I wasn’t planning on a lengthy post today, but I’ve been getting a high volume of questions from you guys about avocados and how many I eat. Just last night, I got the following two comments:
i know avo’s are your favorite food, but i CAN’T seem to get over their fat content! PLEASE devote a whole post to them & help dispel all of the myths about how fattening they are. i feel like if i eat a avo everyday, i will turn into one (if you know what i mean). thanks gena. you are a true inspiration.”
“I am with Lisa about the avocados, please make a post about it! I’ve never really eaten them before and always hated guacamole (I know, crazy right?) but I really want to try them! I’m hesitant about their fat content mostly, but I’m thinking if I just start out with 1/4 of one I can work my way up to 1/2 or whole?”
Nothing frustrates me more than the bad rap so often attributed to the poor, innocent avocado—not to mention society’s generally foolhardy ideas about what is or isn’t “fattening.” The “fat free” crazy of the mid-90s may be over, but our attachment to the idea that fats in food inevitably turn into stored fat on the body persists.
To dispel the “fat myth,” we need a two-pronged attack plan. We need to address the health angle (“are raw fats ‘bad’ for me?”) and the cosmetic angle (“will eating raw, plant-based fats make me gain weight?”). Let’s start with the health angle.
All fats are not created equal. I cannot stress this enough! When you’re wondering whether or not something is “fattening” it’s not so much the quantity of fat in the food you need to worry about, but rather the quality of fat in question. Mono and polyunsaturated fats (like those in avocados, young coconuts, nuts, and raw, cold-pressed oils) are the “good fats” we hear so much about:. They contain antioxidants, oils that help joints, nerves, and bones, properties that help to lower the risk of heart disease and high cholesterol, and proven effects on lowering high blood pressure. They also help us to feel sated, to digest fat-soluble vitamins (A,K, D and E), and they promote brain function. These fats—provided we eat them in reasonable quantities—are not only beneficial, but vital to our diets. Certainly, these fats are caloric, and so we need to eat them in moderation. But moderation doesn’t have to mean elimination: 1/4 of an avocado, 2 tsps of healthy oils, and one ounce of nuts are all reasonable serving sizes of healthy fats.
What about cholesterol? To begin, it’s important to note that we need cholesterol in order to thrive, and that all of our bodies contain natural stores (there is no cholesterol in non-animal food sources, but even vegans and vegetarians produce cholesterol in their own livers–up to 800-1500 milligrams a day). When doctors test our blood for cholesterol numbers, they even distinguish between “good” cholesterol (HDL) and “bad” cholesterol (LDL); it’s primarily the latter that is definitively linked to heart disease, cancer, and stroke. To make matters more complicated, the link between dietary cholesterol and LDL (and its associated risks) is often hazy. Today, doctors say that some cholesterol in moderation (say, an egg twice weekly) is acceptable in a healthy diet. As a vegan, I would discourage this choice, but I won’t say that omnivores need avoid cholesterol like the plague.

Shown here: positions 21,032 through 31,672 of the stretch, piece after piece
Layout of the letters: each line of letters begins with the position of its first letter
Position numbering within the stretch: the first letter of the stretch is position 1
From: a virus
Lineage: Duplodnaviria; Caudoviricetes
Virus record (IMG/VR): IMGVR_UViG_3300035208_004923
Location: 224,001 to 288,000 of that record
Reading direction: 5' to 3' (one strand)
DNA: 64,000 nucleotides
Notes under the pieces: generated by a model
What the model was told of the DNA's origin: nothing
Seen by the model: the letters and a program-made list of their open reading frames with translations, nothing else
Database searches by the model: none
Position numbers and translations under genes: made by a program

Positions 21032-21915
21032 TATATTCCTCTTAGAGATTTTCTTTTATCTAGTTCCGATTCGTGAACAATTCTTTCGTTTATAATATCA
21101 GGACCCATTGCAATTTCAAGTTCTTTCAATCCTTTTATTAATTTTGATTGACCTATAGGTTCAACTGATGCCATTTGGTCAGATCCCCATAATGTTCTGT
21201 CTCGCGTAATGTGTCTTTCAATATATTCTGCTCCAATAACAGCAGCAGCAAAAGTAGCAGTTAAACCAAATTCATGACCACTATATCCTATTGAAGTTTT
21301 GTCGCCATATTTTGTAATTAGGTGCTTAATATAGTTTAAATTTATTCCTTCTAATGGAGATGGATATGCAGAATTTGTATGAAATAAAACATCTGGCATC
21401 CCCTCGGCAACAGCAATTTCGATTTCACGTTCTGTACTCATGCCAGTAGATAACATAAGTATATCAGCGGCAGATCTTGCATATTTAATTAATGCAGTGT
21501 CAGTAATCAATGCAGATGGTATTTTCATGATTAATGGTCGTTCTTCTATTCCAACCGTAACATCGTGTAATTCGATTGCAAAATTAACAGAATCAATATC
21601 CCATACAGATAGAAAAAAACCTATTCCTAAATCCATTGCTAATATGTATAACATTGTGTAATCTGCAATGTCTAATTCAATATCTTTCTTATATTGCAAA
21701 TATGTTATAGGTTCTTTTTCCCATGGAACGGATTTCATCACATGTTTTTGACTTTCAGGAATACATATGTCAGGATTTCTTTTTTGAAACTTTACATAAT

Of course, the reason many of you are worried about these fats is aesthetic, not nutritional. You want to know eating fat will make you fat, and the answer, once again, is not if you’re eating healthy fat in moderation. If you’re binging on anything you’re not going to feel great, and you may retain weight. But once again, dietary fat in and of itself is not a weight gain culprit. What causes weight gain tends is either a caloric excess (which eating fats may encourage, but certainly it doesn’t have to) and eating low-quality, processed, and overly fatty foods (like fast food and packaged snacks). The question when you sit down to a meal shouldn’t be “how much fat is in this?” but rather “what kind of fat is this?” and “is this a reasonable portion size?”
Holding an avocado up to those standards, you’ll see that it’s full of beneficial properties and easy to portion sensibly. So try not vilify it. As part of a healthy, balanced, and plant-heavy diet, fats are not only safe for us to eat, but downright vital for our health and well being. Whip up a batch of guacamole today!